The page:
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Hoffmann, R. A wiki for the life sciences where authorship matters. Nature Genetics (2008)

Estrogen: consequences and implications of human mutations in synthesis and action.

Recent developments have advanced our knowledge of the role of estrogen in the male. Studies of the mutations in CYP19, the gene encoding aromatase, in six females and two males and a mutant estrogen receptor alpha in a man are described. These observations provide illuminating new insights into the critical role of estrogen in the male (as well as female) in the pubertal growth spurt and skeletal maturation, and in the importance of estrogen sufficiency in the accrual and maintenance of bone mass. The weight of evidence supports an effect of androgens on the latter processes, but this effect has not been quantitated. There is a discordance in the estrogen-deficient male between skeletal growth and skeletal maturation and the accrual of bone mass and density. Estrogen synthesis by the testis is limited before puberty, and estrogen deficiency does not affect the age of pubertal onset. Estrogen deficiency in men leads to hypergonadotropism, macroorchidism, and increased testosterone levels. Estrogen lack has a significant effect on carbohydrate and lipid metabolism, and estrogen resistance was associated with evidence of premature coronary atherosclerosis in a man. These observations have highlighted the role of extraglandular estrogen synthesis and intracrine and paracrine actions. In the human, in contrast to nonprimate vertebrates, aromatase deficiency and estrogen resistance (alpha) does not seem to affect gender identity or psychosexual development. The clinical repercussions of mutations in CYP19 on the fetal-placental unit have highlighted the major role of placental aromatase in the protection of the female fetus from androgen excess, thus preventing androgen-induced pseudohermaphrodism and virilization of the mother. These features are compared with the virilization that occurs in utero in the female spotted hyena. The novel features of the aromatase deficiency syndrome in the affected female--in the fetus, during childhood, and at puberty--are discussed, including virilization at puberty and development of polycystic ovaries. The severity of the syndrome correlates with the severity of impairment of aromatase formation in expression systems. Finally, the structural consequences of missense mutations in CYP19 are described in accordance with a model of the structure of human aromatase.[1]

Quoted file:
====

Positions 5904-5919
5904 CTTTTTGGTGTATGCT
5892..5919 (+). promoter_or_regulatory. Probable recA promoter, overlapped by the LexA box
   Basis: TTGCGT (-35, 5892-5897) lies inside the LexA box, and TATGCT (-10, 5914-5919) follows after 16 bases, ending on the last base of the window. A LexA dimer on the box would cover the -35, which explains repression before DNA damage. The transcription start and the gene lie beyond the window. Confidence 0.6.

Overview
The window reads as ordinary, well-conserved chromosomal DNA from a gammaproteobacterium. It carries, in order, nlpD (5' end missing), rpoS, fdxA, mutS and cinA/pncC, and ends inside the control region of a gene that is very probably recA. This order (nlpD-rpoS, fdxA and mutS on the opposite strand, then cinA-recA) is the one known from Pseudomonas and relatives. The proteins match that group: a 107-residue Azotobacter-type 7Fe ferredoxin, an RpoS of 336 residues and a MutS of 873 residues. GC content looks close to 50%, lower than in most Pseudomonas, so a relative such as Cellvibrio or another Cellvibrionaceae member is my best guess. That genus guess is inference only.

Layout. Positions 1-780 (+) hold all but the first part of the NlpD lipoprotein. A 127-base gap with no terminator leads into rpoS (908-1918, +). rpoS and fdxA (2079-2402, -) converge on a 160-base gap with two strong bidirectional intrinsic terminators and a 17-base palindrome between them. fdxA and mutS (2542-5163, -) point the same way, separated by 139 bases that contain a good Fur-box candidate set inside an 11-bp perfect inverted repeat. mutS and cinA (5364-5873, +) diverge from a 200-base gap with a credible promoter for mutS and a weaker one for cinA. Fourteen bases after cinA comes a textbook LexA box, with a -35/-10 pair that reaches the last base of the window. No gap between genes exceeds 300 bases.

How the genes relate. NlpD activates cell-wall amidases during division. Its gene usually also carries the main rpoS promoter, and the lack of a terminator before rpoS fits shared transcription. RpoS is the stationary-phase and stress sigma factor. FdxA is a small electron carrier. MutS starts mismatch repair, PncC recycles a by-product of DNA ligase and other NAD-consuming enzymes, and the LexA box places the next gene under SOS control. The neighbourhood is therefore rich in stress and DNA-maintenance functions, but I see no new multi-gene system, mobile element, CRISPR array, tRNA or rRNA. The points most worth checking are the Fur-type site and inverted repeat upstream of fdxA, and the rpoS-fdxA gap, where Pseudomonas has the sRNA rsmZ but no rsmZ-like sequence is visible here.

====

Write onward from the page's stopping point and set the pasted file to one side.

1. Estrogen: consequences and implications of human mutations in synthesis and action. Grumbach, M.M., Auchus, R.J. J. Clin. Endocrinol. Metab. (1999) [Pubmed]
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